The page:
1. Evolutionary Biology
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Silencing of transposable elements may not be a major driver of regulatory evolution in primate iPSCs

  1. Michelle C Ward  Is a corresponding author
  2. Siming Zhao
  3. Kaixuan Luo
  4. Bryan J Pavlovic
  5. Mohammad M Karimi
  6. Matthew Stephens
  7. Yoav Gilad  Is a corresponding author
  1. University of Chicago, United States
  2. Imperial College, United Kingdom
Research Article
Cite this article as: eLife 2018;7:e33084 doi: 10.7554/eLife.33084
6 figures, 1 table, 2 data sets and 4 additional files

Figures

Figure 1 with 14 supplements
Majority of H3K9me3 regions are similarly enriched in human and chimpanzee iPSCs.

(A) Experimental design of the study. (B) A heuristic description of the computational pipeline to identify regions of differential H3K9me3 enrichment between humans and chimpanzees. Human genome, ChIP-seq peaks and ChIP-seq reads (dark blue); chimpanzee genome, ChIP-seq peaks and ChIP-seq reads (black), orthologous H3K9me3 regions (purple). (C) Volcano plot representing the regions similarly enriched in both species (grey: Shared), enriched in human (light blue), or enriched in chimpanzee (brown) at 1% FDR. (D) Pie-chart representing the proportion of regions within the Shared, Human-enriched and Chimpanzee-enriched categories. (E) Examples of individual loci representing each of the three defined categories. The top track represents sequencing reads from H3K9me3 ChIP-seq experiments, and the bottom track gene expression levels of the MALRD1, CACNA1B and FANK1 genes determined by RNA-seq. Also see Figure 1—figure supplements 114.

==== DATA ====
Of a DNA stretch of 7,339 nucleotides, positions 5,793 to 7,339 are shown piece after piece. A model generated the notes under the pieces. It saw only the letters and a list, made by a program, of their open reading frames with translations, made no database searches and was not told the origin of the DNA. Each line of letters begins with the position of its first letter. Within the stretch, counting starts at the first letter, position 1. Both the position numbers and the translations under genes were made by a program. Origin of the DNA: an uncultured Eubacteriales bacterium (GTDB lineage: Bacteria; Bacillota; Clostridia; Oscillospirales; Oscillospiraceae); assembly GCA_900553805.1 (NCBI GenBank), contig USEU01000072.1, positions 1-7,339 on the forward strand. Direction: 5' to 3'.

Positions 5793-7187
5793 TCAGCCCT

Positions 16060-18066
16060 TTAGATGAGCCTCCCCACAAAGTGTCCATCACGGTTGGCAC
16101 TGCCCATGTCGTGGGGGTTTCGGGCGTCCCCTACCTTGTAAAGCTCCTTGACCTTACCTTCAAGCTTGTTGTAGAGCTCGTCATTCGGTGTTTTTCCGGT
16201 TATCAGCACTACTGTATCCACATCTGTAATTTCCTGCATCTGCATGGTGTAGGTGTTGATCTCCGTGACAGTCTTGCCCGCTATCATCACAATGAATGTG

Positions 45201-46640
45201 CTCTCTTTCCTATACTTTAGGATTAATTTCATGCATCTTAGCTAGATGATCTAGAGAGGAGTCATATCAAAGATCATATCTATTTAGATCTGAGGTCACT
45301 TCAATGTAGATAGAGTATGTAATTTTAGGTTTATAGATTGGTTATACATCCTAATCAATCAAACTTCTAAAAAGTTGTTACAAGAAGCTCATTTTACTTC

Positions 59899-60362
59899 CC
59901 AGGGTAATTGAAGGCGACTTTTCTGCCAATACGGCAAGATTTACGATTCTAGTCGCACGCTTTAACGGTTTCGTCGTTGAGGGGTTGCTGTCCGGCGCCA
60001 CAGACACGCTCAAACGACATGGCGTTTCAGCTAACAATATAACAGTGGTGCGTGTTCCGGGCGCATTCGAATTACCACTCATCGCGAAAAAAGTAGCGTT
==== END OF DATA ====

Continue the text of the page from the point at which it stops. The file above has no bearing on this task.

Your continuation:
https://doi.org/10.7554/eLife.33084.002
Figure 1—figure supplement 1
Newly generated human fibroblast-derived iPSCs have normal karyotypes and are able to differentiate into each of the three germ layers.